25.6.2019 Miika Koskela

Teal organisation model: self-management, wholeness at work, and evolutionary purpose

Ethical investments – the trend and analysis, Part 2
Best for the World: Workers – HCP honored by B Lab

At HCP, everyone gets to choose where and when they work. Our CXM Miika Koskela likes to work remotely not only from his home but wherever he is.

Last year, our fund manager Pasi Havia came across a book called Reinventing Organizations by Frederic Laloux. This book introduces a new paradigm of organisational structure: Teal organisation model. Teal organisation is characterised by three breakthroughs: self-managementwholeness at work, and evolutionary purpose.

This looks a lot like us, Pasi thought to himself and suggested our CEO, Tommi Kemppainen, to have a look. He, in turn, recommended everyone else to read it. And here’s what we think about it.

It is only natural that our own digital nomad Pasi was the one who came across with Teal. He has a background working in the creative IT business. Pasi has always taken his work with him wherever he chooses to live in.

For Pasi self-management is self-evident: “If you are digging a ditch for work, keeping track of the time spent working makes sense. In IT it is different. A lousy line of code does not get any better by punching more hours to the timecard. “

Knowledge work is independent of time and place. We appreciate individual styles of working and offer our colleagues the freedom, responsibility, and support they need in order to bloom.

All working at HCP have diverse backgrounds and skills with different responsibilities allocated. We do not prejudge how others fulfill their tasks – the key is to complete them. When people feel involved, they pursue their tasks in the best way they see fit. This removes the need for micromanaging.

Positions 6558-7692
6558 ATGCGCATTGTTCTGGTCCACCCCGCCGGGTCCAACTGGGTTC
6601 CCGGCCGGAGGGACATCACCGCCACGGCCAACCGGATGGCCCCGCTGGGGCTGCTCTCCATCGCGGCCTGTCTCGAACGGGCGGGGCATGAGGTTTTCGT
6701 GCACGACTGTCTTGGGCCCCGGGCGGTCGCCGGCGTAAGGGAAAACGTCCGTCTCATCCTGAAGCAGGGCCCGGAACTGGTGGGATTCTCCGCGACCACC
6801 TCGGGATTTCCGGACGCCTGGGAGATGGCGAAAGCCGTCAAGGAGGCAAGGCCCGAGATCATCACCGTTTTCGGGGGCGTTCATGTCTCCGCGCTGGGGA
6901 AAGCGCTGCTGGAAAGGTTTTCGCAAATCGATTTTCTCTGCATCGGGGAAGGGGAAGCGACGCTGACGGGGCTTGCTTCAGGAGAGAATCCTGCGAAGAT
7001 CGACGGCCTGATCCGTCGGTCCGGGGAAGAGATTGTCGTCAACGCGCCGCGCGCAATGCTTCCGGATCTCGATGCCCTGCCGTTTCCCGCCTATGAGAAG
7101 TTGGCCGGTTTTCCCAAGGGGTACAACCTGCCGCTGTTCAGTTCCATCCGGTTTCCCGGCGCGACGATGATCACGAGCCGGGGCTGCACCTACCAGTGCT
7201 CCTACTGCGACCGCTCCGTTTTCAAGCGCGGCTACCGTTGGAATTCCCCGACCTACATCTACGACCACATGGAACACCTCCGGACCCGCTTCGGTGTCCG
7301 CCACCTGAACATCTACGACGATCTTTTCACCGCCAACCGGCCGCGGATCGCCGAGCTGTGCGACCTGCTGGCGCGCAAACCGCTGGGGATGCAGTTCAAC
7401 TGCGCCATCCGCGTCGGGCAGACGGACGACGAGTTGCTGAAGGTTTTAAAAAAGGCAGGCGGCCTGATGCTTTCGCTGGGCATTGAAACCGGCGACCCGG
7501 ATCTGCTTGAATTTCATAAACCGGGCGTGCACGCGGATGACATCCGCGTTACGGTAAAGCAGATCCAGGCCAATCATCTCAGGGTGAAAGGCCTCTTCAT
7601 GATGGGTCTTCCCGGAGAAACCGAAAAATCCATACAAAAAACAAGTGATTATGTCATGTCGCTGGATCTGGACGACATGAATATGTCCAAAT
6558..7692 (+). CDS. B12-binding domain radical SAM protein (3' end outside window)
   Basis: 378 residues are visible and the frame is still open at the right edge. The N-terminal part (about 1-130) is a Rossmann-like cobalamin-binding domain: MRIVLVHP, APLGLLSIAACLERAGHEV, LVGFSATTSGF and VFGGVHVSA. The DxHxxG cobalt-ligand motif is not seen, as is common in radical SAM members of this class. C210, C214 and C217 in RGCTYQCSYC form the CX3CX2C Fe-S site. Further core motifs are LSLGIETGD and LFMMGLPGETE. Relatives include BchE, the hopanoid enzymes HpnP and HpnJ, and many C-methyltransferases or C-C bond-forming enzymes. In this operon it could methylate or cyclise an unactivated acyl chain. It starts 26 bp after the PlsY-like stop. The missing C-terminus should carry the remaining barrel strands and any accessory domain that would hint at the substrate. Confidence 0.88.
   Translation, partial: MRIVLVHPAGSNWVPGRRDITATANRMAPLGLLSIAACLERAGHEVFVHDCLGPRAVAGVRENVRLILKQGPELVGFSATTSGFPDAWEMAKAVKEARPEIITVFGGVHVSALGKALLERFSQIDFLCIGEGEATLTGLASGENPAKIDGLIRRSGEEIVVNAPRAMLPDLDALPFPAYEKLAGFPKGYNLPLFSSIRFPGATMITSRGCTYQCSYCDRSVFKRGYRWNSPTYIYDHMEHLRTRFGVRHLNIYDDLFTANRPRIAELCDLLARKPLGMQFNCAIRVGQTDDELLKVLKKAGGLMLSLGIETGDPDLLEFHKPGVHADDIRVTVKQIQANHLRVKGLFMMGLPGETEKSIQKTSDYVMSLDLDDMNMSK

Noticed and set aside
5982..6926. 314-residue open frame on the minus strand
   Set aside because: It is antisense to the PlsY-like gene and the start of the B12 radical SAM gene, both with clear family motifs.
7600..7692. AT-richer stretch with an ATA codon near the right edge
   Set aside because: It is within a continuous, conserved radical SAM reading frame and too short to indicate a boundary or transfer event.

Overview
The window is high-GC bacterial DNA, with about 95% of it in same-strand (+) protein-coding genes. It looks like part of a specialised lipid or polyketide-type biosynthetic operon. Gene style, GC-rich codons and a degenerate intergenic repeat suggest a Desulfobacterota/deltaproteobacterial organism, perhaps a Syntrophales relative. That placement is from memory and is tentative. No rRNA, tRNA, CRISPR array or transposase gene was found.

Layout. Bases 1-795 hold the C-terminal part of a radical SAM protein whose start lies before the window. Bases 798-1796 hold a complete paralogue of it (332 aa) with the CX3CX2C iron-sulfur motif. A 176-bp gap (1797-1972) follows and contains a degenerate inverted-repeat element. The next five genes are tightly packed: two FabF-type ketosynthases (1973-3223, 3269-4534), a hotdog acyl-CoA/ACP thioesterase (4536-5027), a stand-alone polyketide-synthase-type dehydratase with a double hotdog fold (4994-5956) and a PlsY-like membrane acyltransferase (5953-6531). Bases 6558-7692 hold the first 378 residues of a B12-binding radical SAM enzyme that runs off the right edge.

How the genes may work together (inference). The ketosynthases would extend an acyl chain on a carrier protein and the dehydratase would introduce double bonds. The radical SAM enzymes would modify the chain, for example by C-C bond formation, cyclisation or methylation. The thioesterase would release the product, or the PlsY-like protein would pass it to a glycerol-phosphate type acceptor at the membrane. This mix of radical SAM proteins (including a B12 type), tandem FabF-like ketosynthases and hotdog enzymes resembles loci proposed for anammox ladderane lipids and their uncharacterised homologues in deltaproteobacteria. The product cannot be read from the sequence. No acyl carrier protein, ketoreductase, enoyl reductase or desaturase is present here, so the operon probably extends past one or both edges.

Instead of a rigid hierarchy, the individual with the most expertise works on any given topic and makes decisions after seeking advice from his colleagues.

At HCP, the CEO is one of the team members. One of his tasks is to listen to all others to find out where they are coming from and where they are headed to next. This helps us refine our strategy together accordingly.

Our Compliance Officer Juhani Halminen pointed out one potentially major weakness in Teal: the model has not lived through many economic cycles yet.

To tackle some foreseeable problems, we have agreed on swift decision-making processes during economic downturns. This should allow us to get back to normal Teal-style working even in the worst times. We have also prepared for challenges by saving up a healthy recession buffer for bad times.

An organisation without power hierarchies works for us. In a country with an excellent education system, advanced information networks and a high level of trust among the population, we believe that many other organisations could adopt similar principles. It might seem like many organisations doing knowledge work function without traditional leadership. This, however, is not to say that their processes would not have an appropriate organic structure.

Want to know more about HCP and its culture? This piece is from HCP’s Sustainability Report 2018. Read more here.
Ethical investments – the trend and analysis, Part 2
Best for the World: Workers – HCP honored by B Lab

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